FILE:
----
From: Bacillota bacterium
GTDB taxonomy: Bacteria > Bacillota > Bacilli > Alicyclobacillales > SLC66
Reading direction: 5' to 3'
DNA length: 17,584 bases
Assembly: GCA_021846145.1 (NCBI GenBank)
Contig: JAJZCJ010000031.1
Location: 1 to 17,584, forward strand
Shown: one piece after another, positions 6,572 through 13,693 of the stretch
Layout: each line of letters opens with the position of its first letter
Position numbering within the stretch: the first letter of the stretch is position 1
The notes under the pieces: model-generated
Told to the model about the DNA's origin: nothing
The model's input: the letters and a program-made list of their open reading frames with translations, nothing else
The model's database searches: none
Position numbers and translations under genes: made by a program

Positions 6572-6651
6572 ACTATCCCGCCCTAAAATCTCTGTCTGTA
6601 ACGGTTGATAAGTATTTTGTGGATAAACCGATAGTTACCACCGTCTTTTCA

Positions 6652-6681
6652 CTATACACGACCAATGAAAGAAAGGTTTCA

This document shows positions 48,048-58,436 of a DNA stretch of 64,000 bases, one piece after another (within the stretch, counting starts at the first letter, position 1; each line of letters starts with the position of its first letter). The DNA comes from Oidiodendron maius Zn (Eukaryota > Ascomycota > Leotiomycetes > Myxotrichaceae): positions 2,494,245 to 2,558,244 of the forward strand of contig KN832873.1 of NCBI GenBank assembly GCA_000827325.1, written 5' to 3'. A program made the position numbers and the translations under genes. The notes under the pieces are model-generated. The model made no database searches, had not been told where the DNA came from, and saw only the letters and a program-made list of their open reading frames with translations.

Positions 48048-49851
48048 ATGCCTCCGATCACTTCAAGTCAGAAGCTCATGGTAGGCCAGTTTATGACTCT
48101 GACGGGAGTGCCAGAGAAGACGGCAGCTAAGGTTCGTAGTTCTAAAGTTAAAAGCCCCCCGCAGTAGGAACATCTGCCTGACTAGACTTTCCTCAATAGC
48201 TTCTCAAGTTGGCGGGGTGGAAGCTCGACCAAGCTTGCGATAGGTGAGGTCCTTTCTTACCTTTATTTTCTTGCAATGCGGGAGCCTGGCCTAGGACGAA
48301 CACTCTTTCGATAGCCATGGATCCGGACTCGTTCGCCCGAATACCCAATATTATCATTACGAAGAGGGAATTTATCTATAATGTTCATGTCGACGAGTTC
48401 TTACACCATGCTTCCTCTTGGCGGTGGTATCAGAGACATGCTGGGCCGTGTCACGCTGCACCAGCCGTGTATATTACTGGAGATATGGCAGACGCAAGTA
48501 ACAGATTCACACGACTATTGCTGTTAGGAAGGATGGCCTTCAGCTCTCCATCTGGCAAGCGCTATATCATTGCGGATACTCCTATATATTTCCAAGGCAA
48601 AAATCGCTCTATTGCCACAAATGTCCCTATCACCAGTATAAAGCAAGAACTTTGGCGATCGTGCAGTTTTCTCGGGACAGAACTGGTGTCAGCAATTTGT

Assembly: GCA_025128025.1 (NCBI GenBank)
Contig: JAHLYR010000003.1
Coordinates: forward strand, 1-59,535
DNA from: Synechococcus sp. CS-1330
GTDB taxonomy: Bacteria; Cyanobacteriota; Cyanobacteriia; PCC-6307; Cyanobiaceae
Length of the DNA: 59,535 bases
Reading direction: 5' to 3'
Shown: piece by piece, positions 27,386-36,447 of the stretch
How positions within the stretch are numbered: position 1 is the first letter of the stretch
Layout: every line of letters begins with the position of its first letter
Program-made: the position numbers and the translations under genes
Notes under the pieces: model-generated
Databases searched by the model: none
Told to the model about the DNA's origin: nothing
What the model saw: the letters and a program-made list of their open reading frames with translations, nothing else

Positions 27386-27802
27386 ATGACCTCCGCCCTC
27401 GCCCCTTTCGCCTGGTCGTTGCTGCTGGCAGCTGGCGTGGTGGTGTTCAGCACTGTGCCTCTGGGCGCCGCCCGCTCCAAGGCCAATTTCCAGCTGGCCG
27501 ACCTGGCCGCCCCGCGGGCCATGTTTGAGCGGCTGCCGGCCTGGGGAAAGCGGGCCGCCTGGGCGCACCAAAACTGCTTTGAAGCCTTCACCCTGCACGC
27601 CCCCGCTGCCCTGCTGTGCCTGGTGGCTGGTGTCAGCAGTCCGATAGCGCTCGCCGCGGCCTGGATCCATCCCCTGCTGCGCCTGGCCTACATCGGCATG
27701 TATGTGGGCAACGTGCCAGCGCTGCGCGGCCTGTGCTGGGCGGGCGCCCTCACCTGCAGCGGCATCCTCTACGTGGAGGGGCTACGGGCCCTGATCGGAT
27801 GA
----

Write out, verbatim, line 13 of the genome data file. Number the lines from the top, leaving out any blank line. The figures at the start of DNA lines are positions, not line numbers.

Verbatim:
The model's input: the letters and a program-made list of their open reading frames with translations, nothing else